Every cities and towns in India require maps for their different services, for the further development and maintenance, facility management and for fault deduction or repairing. Similarly for collection of taxes or revenue also the civic authorities require large scale or detailed maps of their different areas or wards. The trends in mapping requirement for town and cities in India on decadal basis are shown in Table 5 and Figure 4. Besides, the above vast number of detailed large-scale maps is required for telecommunication, power, and ports sectors also. Further for the macro, meso and micro level development planning, a large number of detailed maps are required as well.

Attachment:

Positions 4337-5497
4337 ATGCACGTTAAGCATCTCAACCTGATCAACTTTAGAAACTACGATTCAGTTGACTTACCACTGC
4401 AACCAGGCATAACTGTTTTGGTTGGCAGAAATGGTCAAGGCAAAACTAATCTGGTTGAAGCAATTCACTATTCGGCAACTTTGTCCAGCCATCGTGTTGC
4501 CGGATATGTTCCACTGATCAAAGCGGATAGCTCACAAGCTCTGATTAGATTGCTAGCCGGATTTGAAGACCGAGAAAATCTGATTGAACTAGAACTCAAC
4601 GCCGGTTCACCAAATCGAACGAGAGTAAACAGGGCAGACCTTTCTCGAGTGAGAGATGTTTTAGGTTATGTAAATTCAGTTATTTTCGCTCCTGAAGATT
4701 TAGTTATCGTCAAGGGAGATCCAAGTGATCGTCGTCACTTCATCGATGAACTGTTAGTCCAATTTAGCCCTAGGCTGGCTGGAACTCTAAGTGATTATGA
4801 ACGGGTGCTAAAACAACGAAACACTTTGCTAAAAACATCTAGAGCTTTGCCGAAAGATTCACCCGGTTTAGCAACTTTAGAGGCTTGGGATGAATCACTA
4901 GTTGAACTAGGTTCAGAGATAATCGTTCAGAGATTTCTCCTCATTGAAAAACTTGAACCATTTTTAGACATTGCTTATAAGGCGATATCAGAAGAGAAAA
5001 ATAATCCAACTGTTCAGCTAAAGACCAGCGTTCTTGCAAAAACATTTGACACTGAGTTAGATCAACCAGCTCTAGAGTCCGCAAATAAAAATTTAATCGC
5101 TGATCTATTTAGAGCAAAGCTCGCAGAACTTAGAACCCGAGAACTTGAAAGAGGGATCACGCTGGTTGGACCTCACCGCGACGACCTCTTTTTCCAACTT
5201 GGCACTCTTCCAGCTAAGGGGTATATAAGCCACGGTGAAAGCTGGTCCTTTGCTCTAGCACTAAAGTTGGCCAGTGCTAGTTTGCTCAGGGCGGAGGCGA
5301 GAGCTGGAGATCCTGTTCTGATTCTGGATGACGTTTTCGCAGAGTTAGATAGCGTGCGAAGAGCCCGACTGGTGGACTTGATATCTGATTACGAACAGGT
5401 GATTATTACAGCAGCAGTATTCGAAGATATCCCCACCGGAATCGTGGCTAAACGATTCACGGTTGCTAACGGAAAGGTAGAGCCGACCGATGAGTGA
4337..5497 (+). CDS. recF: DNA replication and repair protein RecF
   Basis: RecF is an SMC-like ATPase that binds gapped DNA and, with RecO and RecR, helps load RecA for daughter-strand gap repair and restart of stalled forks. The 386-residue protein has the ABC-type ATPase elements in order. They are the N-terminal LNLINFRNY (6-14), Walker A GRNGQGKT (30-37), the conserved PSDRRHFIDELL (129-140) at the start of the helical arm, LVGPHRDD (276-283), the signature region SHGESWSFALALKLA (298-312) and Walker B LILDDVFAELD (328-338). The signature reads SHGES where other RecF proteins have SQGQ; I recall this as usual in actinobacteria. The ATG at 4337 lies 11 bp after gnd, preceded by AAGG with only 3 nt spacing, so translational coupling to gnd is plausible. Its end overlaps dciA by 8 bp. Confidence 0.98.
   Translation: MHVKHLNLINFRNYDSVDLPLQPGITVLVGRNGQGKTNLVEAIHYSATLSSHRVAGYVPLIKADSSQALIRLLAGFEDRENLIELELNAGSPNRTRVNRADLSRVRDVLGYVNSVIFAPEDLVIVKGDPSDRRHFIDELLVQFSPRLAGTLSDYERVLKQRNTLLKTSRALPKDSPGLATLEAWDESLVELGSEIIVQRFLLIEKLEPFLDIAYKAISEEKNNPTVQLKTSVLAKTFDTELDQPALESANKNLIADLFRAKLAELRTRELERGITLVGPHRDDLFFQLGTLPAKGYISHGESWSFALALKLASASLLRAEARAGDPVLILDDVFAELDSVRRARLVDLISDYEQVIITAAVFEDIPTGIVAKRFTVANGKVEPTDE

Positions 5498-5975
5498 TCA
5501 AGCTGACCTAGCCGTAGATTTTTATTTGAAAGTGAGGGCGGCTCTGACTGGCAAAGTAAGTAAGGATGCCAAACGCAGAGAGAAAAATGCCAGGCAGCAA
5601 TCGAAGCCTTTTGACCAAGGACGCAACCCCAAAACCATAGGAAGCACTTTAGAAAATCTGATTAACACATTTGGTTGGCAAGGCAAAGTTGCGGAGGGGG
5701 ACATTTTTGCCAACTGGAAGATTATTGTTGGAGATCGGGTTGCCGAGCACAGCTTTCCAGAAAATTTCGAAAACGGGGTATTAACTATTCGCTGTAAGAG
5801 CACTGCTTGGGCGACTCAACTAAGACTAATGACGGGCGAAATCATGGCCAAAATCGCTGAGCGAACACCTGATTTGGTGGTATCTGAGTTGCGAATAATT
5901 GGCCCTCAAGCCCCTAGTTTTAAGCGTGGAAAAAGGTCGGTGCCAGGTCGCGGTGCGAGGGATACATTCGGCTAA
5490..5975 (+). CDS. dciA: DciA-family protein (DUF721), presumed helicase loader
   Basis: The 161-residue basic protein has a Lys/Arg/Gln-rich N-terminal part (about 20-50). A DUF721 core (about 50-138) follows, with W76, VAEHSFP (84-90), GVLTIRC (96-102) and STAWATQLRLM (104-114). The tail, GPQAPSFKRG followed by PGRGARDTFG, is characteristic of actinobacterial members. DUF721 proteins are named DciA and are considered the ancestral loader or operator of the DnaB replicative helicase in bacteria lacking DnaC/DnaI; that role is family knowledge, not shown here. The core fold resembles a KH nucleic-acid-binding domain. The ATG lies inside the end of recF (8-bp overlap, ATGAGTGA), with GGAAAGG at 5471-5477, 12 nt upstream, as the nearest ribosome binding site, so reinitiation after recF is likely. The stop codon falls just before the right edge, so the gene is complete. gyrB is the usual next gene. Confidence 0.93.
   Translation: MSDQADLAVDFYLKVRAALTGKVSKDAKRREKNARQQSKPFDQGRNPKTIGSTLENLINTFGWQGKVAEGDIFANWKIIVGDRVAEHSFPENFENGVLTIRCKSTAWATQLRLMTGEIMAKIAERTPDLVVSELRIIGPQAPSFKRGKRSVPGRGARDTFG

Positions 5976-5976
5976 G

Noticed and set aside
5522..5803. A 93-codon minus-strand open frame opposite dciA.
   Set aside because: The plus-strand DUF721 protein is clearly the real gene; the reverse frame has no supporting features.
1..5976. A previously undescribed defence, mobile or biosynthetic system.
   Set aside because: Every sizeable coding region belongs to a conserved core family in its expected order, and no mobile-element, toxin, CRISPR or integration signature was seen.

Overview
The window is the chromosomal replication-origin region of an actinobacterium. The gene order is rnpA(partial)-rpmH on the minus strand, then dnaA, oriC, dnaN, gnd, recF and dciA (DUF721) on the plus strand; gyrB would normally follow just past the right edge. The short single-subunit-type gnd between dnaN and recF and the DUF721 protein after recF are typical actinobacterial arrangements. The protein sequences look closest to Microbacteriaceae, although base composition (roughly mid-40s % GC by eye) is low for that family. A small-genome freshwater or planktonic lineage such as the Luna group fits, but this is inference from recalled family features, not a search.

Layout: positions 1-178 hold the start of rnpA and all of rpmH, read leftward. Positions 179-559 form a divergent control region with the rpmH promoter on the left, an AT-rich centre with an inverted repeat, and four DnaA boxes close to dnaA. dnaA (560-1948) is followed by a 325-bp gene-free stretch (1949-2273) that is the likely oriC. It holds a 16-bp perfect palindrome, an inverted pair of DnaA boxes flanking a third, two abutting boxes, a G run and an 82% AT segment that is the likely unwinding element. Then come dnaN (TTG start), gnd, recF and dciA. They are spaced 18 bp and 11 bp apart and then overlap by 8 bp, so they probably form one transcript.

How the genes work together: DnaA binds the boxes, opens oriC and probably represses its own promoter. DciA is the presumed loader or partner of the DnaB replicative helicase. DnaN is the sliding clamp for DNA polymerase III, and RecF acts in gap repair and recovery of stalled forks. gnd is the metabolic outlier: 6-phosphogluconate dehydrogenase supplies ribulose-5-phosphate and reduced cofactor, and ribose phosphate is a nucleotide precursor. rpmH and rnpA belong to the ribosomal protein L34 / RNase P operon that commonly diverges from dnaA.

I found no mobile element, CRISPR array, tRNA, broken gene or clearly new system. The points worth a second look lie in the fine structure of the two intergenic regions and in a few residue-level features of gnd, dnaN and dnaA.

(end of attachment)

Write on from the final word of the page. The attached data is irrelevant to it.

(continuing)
The trends of mapping in different areas show that the participation of private sector is very little. With the 73rd and 74th amendments of the constitution, there is a renewed emphasis on infrastructure development, both in urban and rural areas. Large-scale maps are required for this purpose. The demand of maps can this can be considerably increased now as the multinational companies or big industrial houses are now involved in the field of infrastructural development due to liberal policy of the government. These fields are telecommunication, power, ports, and highways, where large-scale detail maps of different areas are in great demands. These map users would like to have the maps both in form of hard copy as well as soft copy, so that they can up-date the maps or modify them by using modern technology of scanning, digitizing, and remote sensing as per their requirements. Now due to this, IT industry may take advantage of the situation and can involve in producing large number of maps at different scales for different purposes as and when needed. Thus, there is a good scope for 'government-industry co-operation in the field of cartography or mapping'.